It took years of being in a wheelchair before I could be truly amazed by what it could do, and what I could do with it. On a winter night in Chicago, after a light snow, I rolled across a clean stretch of pavement and felt the smooth frictionless glide of the icy surface. I made a tight turn and chanced to look around and back from where I had just come. The street lamp cast soft icicle rainbows that arched over and highlighted the white surface with burst of color. Tracing out from where I sat I saw two beautiful lines etched in the snow. They began as parallel and curved, then they crossed in an effortless knot at the place where my wheelchair turned to look back. My chair had made those lines. The knot was the signature of every turn I had ever made, revealed by the wintry template of newly fallen snow. It was the first time I dared to believe that a wheelchair could make something, or even be associated with something that beautiful.
I float through forests of pedestrians on the sidewalks of New York, Chicago. A wheelchair presses its advantage on the pavement, streetsmart, good with cargo, fast and smooth. While walking measures out landmarks in running shoe bounces or high heel castanets, rolling glimpses a city in pans and dolly shots . . . a pedestrian movie with a soundtrack of breathing. The spaces in the pedestrian traffic are liquid passageways that open and close. I weave my way through the people as sunlight passes through a crowd of sky divers on its way to the ground. I live in the blank spaces between the business suits and the gridlock.
On America’s pavement there is a rough coexistence between wheels and legs. Between intersections, battles are lost and won every minute of every day. Scores are calculated, rules are kept and broken. It’s a finesse game of bowling where speed and precision rule, but the object on this contest is never to knock down any pins. Points are acquired for continuous motion, for never having to say excuse me, for weaving from sidewalk to road and back without stopping for a light. Points are lost for causing elderly people to jump, and for running over anyone’s feet. The only way to shoot a strike is to roll from point A to point B at top speed without stopping. There are at least two ways to shoot a gutter ball. You lose if you scare someone so badly that they fall down, or if someone asks if you need a push or tries to push you. This is the worst of all.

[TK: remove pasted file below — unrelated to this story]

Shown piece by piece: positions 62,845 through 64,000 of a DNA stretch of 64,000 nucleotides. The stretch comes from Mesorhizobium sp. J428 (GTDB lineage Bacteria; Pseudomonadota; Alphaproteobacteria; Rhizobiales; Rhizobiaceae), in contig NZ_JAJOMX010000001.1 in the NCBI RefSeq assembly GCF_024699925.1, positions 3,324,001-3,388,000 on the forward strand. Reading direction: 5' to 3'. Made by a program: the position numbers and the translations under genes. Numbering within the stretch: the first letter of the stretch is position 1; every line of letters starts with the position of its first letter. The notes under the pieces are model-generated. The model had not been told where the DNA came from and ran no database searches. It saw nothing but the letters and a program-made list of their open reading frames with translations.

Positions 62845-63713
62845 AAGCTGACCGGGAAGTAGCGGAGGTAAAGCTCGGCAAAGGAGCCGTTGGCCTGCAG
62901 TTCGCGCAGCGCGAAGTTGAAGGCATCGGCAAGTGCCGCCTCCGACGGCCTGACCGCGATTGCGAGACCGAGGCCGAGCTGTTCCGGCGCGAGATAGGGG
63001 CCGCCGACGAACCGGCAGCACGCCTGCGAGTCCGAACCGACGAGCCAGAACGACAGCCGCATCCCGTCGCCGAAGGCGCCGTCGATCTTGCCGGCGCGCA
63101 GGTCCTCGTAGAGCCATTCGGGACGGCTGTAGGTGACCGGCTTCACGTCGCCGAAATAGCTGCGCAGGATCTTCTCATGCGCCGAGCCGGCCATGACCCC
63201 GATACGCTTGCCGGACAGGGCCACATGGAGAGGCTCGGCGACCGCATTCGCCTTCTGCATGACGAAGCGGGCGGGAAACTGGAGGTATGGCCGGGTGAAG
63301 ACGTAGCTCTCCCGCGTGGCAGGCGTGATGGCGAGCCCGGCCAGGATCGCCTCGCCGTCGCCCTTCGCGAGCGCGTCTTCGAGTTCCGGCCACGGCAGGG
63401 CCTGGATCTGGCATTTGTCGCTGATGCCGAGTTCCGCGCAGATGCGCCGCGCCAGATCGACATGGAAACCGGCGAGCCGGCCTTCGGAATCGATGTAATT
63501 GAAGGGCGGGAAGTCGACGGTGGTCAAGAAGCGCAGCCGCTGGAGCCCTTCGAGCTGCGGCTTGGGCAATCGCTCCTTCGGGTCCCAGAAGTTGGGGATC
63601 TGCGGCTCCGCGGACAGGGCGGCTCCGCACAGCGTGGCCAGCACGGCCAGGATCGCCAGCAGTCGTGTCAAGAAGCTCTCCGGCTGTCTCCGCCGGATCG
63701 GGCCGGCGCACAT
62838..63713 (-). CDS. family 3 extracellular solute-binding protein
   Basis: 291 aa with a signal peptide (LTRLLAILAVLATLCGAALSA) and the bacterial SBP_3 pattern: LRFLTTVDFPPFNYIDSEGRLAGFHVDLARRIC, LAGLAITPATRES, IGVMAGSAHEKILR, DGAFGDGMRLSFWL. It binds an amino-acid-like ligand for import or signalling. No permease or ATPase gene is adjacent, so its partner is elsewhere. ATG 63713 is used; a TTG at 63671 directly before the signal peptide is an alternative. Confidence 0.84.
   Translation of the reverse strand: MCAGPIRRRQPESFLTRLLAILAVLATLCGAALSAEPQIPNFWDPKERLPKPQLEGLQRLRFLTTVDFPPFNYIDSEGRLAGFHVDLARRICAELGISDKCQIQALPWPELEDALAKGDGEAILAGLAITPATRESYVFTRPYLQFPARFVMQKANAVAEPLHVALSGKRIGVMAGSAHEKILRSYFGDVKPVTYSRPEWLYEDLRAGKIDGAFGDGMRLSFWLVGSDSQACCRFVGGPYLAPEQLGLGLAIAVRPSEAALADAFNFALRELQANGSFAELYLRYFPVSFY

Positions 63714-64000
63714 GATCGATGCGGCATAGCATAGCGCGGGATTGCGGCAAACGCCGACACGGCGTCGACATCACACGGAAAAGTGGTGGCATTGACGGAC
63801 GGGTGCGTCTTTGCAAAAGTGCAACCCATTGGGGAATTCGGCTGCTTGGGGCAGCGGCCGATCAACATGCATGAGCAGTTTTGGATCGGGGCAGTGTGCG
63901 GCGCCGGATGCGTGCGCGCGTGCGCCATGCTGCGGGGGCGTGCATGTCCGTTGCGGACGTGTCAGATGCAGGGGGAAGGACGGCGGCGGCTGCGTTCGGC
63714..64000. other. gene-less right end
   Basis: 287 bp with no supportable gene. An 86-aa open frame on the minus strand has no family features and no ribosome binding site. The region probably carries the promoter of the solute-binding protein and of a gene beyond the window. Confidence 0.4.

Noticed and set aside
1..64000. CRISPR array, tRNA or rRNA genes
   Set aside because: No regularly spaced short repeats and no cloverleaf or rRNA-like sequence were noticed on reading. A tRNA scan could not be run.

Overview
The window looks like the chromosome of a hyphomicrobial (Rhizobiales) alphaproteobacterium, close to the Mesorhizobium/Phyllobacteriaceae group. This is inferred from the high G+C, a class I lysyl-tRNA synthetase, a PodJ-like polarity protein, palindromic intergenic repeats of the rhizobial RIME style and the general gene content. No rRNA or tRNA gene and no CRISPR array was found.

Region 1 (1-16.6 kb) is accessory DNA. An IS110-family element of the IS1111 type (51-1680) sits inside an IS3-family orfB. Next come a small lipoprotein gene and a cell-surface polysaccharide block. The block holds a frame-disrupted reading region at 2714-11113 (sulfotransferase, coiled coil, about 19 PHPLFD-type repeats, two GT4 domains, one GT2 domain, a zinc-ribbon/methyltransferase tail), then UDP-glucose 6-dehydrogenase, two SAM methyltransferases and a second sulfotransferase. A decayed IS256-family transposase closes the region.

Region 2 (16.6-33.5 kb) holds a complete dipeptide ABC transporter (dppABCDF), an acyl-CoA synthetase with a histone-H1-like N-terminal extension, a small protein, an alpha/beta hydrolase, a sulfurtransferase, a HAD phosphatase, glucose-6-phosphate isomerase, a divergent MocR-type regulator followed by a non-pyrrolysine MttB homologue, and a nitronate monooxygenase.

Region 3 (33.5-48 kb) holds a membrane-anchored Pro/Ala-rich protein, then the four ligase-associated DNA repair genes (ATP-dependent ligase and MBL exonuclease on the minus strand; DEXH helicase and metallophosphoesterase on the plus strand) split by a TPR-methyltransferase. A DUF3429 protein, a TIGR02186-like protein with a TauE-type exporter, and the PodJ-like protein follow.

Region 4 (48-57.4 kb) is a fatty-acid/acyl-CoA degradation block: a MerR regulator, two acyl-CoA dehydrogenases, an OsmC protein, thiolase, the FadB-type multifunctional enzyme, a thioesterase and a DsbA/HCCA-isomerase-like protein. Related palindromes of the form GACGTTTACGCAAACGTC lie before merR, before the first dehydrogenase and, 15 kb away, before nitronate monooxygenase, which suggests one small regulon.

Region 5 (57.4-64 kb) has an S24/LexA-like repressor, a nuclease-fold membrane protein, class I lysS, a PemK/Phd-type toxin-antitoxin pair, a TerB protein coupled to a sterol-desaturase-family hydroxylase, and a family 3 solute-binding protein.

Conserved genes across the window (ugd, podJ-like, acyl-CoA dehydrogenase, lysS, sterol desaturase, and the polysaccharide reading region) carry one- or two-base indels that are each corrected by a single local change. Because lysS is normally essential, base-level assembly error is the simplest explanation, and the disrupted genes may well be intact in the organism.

These days, more than just wheelchairs roll down the alley. Wheels are everywhere. Whether they be other wheelchairs, stroller wheels, or Rollerblades, a whole civilization inhabits the pedestrian strip. Vendors throw their nets and homeless beggars cast their palms into the current.The river yields only with difficulty. There is no simple fitting of a wheelchair into the pedestrian world. The ramped curb cuts built for wheelchairs are now clogged with mothers and governesses pushing carriages. People stand in the curb ramps, sucked intuitively to the lowest point in the channel of traffic. They yield only when a chair comes straight toward them, and only then at the last minute.
It is quite difficult to get a mother with a stroller to yield a wheelchair ramp, but it can be done. Often, approaching with speed alone from the front can move the stroller back or to the side. But scaring the mother is strictly forbidden. From behind, when a stroller is present all you can do is leap the curb or say excuse me. Leaping the curb acknowledges that the ramp is shared territory. Some chairs always need the ramps, and have no option. The real pavement hogs are the Rollerbladers. They weave in and out between the people where I once rolled unchallenged. They always seek the strip of pavement at the center of a road, the smooth pavement fillet road engineers call the crown. In the manifesto of crips, four wheels good, eight wheels bad. Some wheels are more equal than others.
In Chicago, on Michigan Avenue, there is a wide sidewalk on the west side of the street. From the Chicago river to Lake Shore Drive the sidewalk descends steeply at one point. It is ramped on the west side on virtually every block. During 1987 I lived in an apartment at the bottom of that hill and worked in an office at the top. Rolling to work every morning was a character-building, hand-over-hand, rope climb. Coming home in the evening was flat-out, downhill, and effortless.